Initiation & Activation: 2 Exercises to Help Kids Focus

Strategies to Promote Success in Students with ADHD & Executive Function Challenges

Cindy Goldrich, Ed.M., ADHD-CCSP

One of the most common struggles for students with ADHD or executive function challenges is staying focused on a specific accomplishment during a given time period. These students may have an especially hard time getting started or simply staying on task while other thoughts or external factors pull their attention away. In turn, once they have settled into their task, it may be very difficult to transition to a completely new activity. Preparing these students ahead of time is the best way to get them physically and emotionally ready to focus on any new task at hand.

Initiation and activation are the skills needed to get started on a task. Whether it’s getting started with a routine task, such as unpacking a backpack, or a more difficult task, such as beginning a book report, some students struggle and may give the appearance of being lazy, unmotivated, or resistant. It may appear as if they are trying to procrastinate starting the activity. However, when we dig a little deeper, we may find that these students have difficulty getting started because they simply don’t know how or where to begin.

To do their best work, these students must figure out what the activity will entail, what should be expected of them, and how much time they will have to complete it. Remember that students with ADHD also have a much harder time activating their brain when they are not intrinsically interested or motivated by the task at hand. Prepare them both emotionally and physically—the upfront investment will drastically lessen the teacher’s time for redirection or any additional fallout.

In addition, transitions can be particularly challenging for students with ADHD and executive functioning challenges. When we ask students to transition from one activity to another, we are actually asking them to do three separate (and often individually challenging) steps: (1) stop the activity, (2) move to the next activity, and (3) start the new activity. Transitions can be supported more fully when we break the movement into three parts and address each step separately.

A transition of space, such as going from school to home, can also bring extra challenges. There are often more external factors that can distract or pull attention away from the task at hand. It can be beneficial to build a routine in all aspects of a student’s life, including homework time. Some students just do better when they know what to expect—regardless of whether or not they are diagnosed with ADHD. Preparation, guidance, and connection are the keys to easing transitions. Guide students in developing successful routines with free exercises from my book: ADHD, Executive Function & Behavioral Challenges in the Classroom.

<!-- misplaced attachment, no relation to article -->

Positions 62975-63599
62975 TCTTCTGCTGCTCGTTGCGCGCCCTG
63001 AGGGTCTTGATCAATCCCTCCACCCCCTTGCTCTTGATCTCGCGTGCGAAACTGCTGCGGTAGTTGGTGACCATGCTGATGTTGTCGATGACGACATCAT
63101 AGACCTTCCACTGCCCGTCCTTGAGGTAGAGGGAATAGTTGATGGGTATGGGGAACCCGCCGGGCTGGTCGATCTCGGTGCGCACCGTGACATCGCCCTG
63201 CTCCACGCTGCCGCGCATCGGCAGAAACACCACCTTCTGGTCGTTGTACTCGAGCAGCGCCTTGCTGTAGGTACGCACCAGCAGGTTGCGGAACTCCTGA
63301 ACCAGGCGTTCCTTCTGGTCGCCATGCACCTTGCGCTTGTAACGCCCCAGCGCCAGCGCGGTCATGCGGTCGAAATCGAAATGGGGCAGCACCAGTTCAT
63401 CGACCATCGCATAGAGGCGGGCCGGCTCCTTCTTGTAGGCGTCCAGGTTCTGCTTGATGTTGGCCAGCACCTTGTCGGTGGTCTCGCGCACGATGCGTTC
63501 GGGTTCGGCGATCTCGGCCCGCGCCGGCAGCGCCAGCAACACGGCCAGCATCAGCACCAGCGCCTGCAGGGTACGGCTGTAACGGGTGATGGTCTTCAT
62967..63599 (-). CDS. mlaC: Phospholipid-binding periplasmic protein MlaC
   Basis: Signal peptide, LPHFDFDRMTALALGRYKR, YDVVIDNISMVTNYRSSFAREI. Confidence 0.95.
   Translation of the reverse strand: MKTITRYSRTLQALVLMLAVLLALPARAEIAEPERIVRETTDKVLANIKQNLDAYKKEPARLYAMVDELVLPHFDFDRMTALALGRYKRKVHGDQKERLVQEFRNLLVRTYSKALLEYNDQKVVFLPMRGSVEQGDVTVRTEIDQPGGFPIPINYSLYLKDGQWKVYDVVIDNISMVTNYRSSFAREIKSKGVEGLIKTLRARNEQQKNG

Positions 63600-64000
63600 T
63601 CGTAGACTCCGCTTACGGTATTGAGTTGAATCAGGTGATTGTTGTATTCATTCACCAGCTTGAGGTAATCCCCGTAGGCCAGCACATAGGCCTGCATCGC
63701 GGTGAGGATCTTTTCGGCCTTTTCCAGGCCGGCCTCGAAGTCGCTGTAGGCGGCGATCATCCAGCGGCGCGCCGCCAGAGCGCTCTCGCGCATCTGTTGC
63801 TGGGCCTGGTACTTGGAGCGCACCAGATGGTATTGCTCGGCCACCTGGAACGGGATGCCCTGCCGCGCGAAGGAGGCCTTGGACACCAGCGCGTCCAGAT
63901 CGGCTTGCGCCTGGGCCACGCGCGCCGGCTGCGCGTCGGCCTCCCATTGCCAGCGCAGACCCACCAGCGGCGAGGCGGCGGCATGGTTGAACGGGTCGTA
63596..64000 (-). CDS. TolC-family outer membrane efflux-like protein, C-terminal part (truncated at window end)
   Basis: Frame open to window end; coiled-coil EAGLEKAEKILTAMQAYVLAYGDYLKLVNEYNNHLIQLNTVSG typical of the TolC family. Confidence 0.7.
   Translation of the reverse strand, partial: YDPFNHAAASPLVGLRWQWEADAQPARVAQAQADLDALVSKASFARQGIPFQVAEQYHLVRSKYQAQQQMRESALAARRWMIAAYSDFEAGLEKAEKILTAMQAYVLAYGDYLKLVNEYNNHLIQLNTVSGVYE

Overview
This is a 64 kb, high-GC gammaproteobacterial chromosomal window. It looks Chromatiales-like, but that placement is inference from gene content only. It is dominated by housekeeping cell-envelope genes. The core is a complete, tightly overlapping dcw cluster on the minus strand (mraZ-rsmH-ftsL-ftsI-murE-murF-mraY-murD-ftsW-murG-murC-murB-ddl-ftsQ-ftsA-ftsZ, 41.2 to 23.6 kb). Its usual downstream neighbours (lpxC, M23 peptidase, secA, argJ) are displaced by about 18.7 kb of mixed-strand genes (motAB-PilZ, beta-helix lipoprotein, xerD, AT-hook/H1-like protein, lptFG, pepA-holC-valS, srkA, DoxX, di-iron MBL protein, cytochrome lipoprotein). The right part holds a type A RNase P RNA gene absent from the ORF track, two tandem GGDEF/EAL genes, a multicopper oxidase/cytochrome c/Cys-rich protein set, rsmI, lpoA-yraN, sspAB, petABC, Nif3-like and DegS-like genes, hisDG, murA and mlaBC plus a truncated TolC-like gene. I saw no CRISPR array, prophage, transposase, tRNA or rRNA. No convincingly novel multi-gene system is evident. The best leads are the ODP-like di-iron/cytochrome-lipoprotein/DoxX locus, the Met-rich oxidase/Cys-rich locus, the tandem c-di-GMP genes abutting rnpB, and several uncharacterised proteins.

Discover Evidence-Based Practices to Help Students with ADHD, Executive Function & Behavioral Challenges
ADHD, Executive Function & Behavioral Challenges in the Classroom: Managing the Impact on Learning, Motivation, and Stress
Take advantage of the latest brain research and evidence-based best practices to get kids motivated, focused, organized, and performing closer to their real potential.

ADHD and executive function expert Cindy Goldrich and Special Education teacher Carly Goldrich combined efforts to create this powerful resource to help teachers and professionals understand and connect with students. These practical tools and worksheets are designed to help students become resourceful, accountable, optimistic, and perseverant.

Included for easy reproduction are resources and worksheets to address issues related to:
  • Practical, non-distracting movement
  • Improving task initiation, planning, and time-management
  • Strengthening emotional regulation, cognitive flexibility, and frustration tolerance
  • Teaching effective communication and collaboration skills
  • Managing stress and anxiety in school and at home
  • Creating a growth mindset temperament and improving perseverance
  • Using goal-setting techniques to improve performance and confidence
Meet the Expert:
Cindy Goldrich, Ed.M., ADHD-CCSP, is a mental health professional, certified ADHD coach, and teacher trainer. She is the author of 8 Keys for Parenting Children with ADHD, a book recognized for providing parents, educators, and therapists with a practical, easy-to-read guide for addressing challenging kids. She is the creator of the workshop series Calm and Connected: Parenting Children with ADHD©, designed to teach parents and caregivers how to manage and support their children’s unique needs successfully. Through her ADHD Parent Coach Academy, she trains other professionals to become ADHD parent coaches.

Cindy is known to be a passionate, engaging speaker. She conducts training workshops for schools, associations and national conferences addressing how ADHD and executive function deficits impact children and how to help boost behavior and performance in school and at home.

Cindy received her Master’s in Education in Counseling Psychology from Columbia University, Teachers College and her ADHD coach certification from the Institute for the Advancement of ADHD Coaching. She is a certified mentor for Think: Kids, formally The Collaborative Problem Solving (CPS) Institute, dedicated to understanding and helping challenging children and adolescents. She is the co-founder and president of the Long Island Professionals ADHD Consortium and is on the executive board of NASSAU CHADD.

Learn more about their educational products, including upcoming live seminars, by clicking here.

Topic: ADHD | Children & Adolescents | Classroom Resources | Educators

Tags: ADHD | Advice | Classroom Resources | Educators | How To | Kids | Success | Teens | Tools

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